Debate Info

Yes it does No it doesn't
Debate Score:18
Total Votes:19
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Argument Ratio

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 Yes it does (7)
 No it doesn't (8)

Debate Creator

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Does external funding for WASH in Schools undermine national & local commitment

 WASH in Schools SWASH+ logo

This is the second in a series of three e-debates on WASH in Schools, inspired by the SWASH+ Project.

The key question that we are raising in this e-debate is:  Is funding for direct delivery of school WASH services from NGOs, donors and other stakeholders undermining the commitment of national governments and communities?

For more information on this e-debate series go to:

In the first debate in this series we asked:  Are JMP Post-2015 indicators on WASH in schools a step in the right direction?

Yes it does

Side Score: 8

No it doesn't

Side Score: 10
2 points

In its plainest terms; when donors directly fund WASH programmes they are assuming the responsibility for service provision, undermining the governance of public institutions. One consequence of is that community groups as well as local and national government become less and less accountable for the delivery of services and are “let off the hook” from fulfilling their public service responsibilities. The accountability of donors on the other hand often finishes at the point of project closure and a governance vacuum will remain, with services are unlikely to be sustained.

The problems outlined above are, if anything, more acute in the case of WASH in schools. This is because the responsibility to finance and maintain school WASH services is often complex and spread across a wide range of stakeholders from educational and health sectors, community organisations and district and national government. In this context the major challenge to donors is ensuring that roles and responsibilities are clearly defined and that key stakeholders are committed and accountable to users. Putting infrastructure in place is the easy bit!

In the vast majority of cases, for the delivery of adequate WASH services to be sustainable - they must continue for a long period after donor funding has been withdrawn.

Therefore infrastructure put in place must be affordable to the socio-economic context and projects financing infrastructure development must co-ordinate with local, district or national institutions and take into the account the costs of operation, maintenance and eventual renewal of infrastructure. If infrastructure installed is inappropriate to the context and local and national governments cannot maintain them, ownership and commitment will be further undermined.

Direct donor financing may deliver infrastructure and short term gains in childhood welfare, however for these benefits to be sustained donors must seek to generate and reinforce the commitment of government stakeholders by ensuring that the project is aligned with government strategies, that there is local ownership of the projects, with clear avenues of responsibility and accountability defined after the donor withdraws.

Peter Burr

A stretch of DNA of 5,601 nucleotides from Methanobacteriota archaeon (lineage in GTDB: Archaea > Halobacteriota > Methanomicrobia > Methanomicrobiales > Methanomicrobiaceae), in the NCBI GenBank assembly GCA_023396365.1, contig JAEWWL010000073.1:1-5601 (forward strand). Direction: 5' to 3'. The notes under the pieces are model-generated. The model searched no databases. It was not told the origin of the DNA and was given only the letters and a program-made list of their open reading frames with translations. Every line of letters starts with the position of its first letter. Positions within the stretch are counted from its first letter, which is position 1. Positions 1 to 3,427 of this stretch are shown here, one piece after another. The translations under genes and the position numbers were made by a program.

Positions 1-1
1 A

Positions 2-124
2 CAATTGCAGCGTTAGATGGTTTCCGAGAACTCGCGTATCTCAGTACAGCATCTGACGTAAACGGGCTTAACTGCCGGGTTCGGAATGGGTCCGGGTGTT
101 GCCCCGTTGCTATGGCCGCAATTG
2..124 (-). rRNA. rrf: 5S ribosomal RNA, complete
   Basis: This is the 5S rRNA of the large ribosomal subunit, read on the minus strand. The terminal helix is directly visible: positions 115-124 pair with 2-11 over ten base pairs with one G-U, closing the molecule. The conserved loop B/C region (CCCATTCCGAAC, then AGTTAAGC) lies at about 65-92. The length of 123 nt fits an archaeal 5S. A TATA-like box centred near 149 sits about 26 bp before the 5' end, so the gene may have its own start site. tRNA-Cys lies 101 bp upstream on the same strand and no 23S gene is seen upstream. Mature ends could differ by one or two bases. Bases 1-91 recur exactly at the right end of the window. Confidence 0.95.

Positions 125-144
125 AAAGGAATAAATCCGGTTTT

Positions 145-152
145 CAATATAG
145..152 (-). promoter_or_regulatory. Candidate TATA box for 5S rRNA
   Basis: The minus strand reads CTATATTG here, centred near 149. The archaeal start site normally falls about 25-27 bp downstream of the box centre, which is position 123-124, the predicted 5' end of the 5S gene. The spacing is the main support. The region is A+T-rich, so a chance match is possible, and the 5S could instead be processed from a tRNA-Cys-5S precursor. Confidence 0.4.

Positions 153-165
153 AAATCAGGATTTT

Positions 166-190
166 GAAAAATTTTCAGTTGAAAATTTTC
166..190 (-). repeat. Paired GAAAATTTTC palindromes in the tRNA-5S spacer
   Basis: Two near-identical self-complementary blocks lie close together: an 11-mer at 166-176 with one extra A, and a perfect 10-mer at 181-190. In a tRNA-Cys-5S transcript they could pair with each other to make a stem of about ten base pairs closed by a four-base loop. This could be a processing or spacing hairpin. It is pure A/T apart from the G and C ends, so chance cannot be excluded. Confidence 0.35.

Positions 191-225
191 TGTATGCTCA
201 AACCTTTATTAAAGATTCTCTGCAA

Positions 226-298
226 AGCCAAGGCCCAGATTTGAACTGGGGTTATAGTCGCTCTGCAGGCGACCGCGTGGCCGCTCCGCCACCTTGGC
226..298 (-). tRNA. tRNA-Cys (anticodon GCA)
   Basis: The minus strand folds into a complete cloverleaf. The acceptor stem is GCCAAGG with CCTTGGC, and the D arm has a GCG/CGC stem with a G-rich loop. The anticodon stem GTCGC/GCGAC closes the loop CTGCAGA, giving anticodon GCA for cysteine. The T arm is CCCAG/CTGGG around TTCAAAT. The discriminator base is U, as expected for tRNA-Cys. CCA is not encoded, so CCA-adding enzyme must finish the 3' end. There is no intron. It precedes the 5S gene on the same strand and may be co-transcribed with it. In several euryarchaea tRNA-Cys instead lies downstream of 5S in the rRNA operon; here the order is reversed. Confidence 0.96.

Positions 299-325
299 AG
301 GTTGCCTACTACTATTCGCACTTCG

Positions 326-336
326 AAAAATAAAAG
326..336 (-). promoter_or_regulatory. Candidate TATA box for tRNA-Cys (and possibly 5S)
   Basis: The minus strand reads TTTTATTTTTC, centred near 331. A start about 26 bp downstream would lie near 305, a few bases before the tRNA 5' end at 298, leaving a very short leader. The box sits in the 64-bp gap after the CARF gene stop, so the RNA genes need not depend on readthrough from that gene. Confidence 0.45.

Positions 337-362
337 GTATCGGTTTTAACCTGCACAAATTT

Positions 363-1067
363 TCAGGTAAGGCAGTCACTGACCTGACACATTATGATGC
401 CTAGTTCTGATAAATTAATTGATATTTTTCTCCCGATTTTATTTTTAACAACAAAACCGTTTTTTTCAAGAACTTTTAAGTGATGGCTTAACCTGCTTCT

IRC WASHCost Researcher

[email protected]

Side: Yes it does
1 point

Coming from a major NGO, we are often tagged as "implementers," by which people often mean that we directly deliver services. However, we are making concerted moves away from doing so. The argument against external funding for school WASH services has been well made by Peter Burr. Put simply, and especially in the case of public institutions like schools, directly delivering services risks undermining the social compact, exchanging short-term small gains in capital costs for long-term political will, institutional architecture and funding to provide services every day.

How then, can external funding be productive? NGOs and learning institutions should embrace the fact that we are smaller than the major external donors such as the World Bank (I will leave it to others to debate the impact of large external funding from the Bank) and don't have to live with the political realities, constraints and snail's pace of government. Because smaller institutions with lower levels of funding can be fast and nimble and operate outside of the official institutions, we can have outsize influence.

This then is the challenge for many of the organizations now in the position of directly delivering WASH in schools services (and who shouldn't be): how can we position ourselves as learners, influencers and advocates? The transition involves some sobering realities: (1) Many donors are currently more interested in funding direct service delivery; we have to learn to say, “no,” or even better, “here’s how your funds could have more influence” (2) It is cheaper to do this kind of work—mainly staff and some research costs with limited to no hardware—so there will be less funding flowing through NGOs (3) The skill sets needed are different. We will need less project managers and field officers and more staff with research and analysis skills and the ability to network with and influence policymakers.

While these realities imply serious changes in the way we do business, the payoff is that progress in meeting school WASH goals will be more sustainable as the systems and funds for operations and maintenance are brought online. And when improvements happen, they will more likely be at large, sometimes national, scale rather than a few latrine blocks here and a rainwater system there.

Side: Yes it does
1 point

Brooks makes some good points - points that many NGOs will find scary. Rather than continuing to fix the symptoms of ineffective systems (lack of water, toilets, hygiene education, and/or handwashing facilities in schools and communities), we really do need to think about systems and the best place (if any) for external activities and/or funds to leverage changes. Changing the way we work, talk to donors and the staff we have on board will be daunting to most.

Side: Yes it does
1 point

In support what has been said above I want to suggest some issues that have to be brought up with those responsible for sanitation (not only toilets) on schools.